Organizations ‑ especially tech companies ‑ often encounter difficulty in describing product/services offerings to audiences in a clear manner. Take the cloud, a concept subject to a long stream of muddled messaging.
Heavyweights like Google, Apple and Microsoft have spent a fortune to unveil their cloud-based products to the consumer market. But try asking potential customers what the cloud is and you’ll often get blank stares. As Gartner analyst David Smith puts it: “The whole idea from a consumer perspective is … it’s supposed to be a magical cloud in the sky.”
Actually, the cloud isn’t magical at all. It’s a natural step in digital evolution: You take “stuff” from your computer files and put it on the Internet.
So why all the mysticism? Early advertising efforts cast impressions of a very cloudy cloud indeed: I was introduced to the term in 2010, with those “To the Cloud!” commercials for Microsoft. While entertaining, the spots were also confusing. Especially to anyone who has no idea of what the cloud is. Amusing audiences is a good thing. But not when you fail to simply and clearly define the dominant term of your campaign.
In recent months, Apple has improved efforts here with their no-nonsense iCloud commercials. Without a single, spoken word, images come together to depict what the cloud is, and what it’s capable of.
Here at our hi tech PR agency, we’re always focusing upon a full service communications strategy to advance the conversation and change the perspective of a target audience. When the client has a product with a story to tell in the form of content marketing, we take on the task of demystifying that product and defining to users why they should buy in. Here are some steps we take to get there:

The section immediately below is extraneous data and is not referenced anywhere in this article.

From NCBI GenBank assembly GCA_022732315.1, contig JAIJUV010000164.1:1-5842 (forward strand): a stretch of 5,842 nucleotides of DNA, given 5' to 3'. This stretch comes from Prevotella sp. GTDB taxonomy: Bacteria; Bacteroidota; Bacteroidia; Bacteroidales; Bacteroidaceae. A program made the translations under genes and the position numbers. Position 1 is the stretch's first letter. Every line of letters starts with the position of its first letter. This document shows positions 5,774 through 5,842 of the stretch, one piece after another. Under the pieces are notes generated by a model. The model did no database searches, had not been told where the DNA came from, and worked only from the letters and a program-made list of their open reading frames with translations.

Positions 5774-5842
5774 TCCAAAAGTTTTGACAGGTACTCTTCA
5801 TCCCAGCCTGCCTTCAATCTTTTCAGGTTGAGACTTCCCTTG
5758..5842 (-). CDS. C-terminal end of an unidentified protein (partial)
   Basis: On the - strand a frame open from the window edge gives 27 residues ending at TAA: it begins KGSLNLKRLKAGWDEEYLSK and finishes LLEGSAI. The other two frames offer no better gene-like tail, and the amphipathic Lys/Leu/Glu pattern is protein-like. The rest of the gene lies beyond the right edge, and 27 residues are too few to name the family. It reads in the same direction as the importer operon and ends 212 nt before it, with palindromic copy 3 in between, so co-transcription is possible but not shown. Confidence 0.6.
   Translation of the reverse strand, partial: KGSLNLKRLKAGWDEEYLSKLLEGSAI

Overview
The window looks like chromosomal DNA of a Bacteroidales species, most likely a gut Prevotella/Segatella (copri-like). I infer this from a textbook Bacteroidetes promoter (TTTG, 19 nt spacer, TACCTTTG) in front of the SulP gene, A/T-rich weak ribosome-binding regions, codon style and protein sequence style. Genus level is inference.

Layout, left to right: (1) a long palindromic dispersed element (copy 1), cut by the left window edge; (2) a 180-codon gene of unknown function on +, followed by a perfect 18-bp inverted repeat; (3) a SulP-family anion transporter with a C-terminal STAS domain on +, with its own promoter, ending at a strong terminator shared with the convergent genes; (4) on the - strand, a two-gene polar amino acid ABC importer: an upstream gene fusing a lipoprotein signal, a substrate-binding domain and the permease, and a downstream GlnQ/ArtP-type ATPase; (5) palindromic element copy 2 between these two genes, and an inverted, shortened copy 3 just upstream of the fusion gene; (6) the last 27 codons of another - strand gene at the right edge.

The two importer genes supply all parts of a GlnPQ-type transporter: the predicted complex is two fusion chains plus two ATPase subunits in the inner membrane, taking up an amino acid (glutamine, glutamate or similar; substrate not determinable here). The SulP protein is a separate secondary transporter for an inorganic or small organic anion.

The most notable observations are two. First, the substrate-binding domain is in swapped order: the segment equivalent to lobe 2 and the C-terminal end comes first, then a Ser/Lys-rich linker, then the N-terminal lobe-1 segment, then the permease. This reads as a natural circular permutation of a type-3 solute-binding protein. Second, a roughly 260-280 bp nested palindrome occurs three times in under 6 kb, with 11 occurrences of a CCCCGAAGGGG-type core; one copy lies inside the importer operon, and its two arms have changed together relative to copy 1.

Clarity is king.Never assume anything. It’s not a given that the crowd knows every tech term you’re tossing out there. This goes for tech audiences too, which may include CIOs who prefer a high-level overview, one that illustrates a concrete experience to define the term and its significance. Watch out for jargon too. Often, communications professionals slip into “autopilot” mode and drop buzzwords en masse because, frankly, it’s easier on the brain to write and talk that way. At our agency, we take a more disciplined approach, so readers won’t “zone out” on jargon-loaded content, therefore tuning out the client’s message.
Drop the acronyms. You’re delivering a message, not a bowl of “alphabet soup.” Spell out everything and include a tidy description. Presenting a page or screen full of undefined letters in CAPS gives audiences an excuse to give up.
Demystify the solution. Ultimately, all content marketing tech should be broken down into minimalist statements that define what it is. Two questions to ask are, “What does it do?” and “Why is that important?” After all, users/companies/government organizations buy tech because it’s supposed to improve their lives. This value must be described and communicated. Otherwise, you’re simply promoting an intangible concept.
Demonstrate distinction. At our agency, we’re constantly challenged to establish a unique voice for our clients in a very crowded field of competitors. If you can’t determine and communicate a client solution’s unique value, you’ve given audiences no reason to buy in. So take advantage of any available supportive statistics, reports, case studies and/or anecdotes. Given the growing user consumerization of tech (not to mention the intense influence of social media when it comes to a company’s reputation), audiences are asking companies to “prove it” these days.
In the end, you’ll do your tech company a favor by carefully identifying your audience, and clearly stating the value your solution will bring to them. Once you’ve accomplished this, you’re well on your way to the delivery of an effective – and hopefully lucrative – content marketing message. At W2 Communications, we can help you get there, so feel free to call us.
Tiffany Peng is an account coordinator at W2 Communications.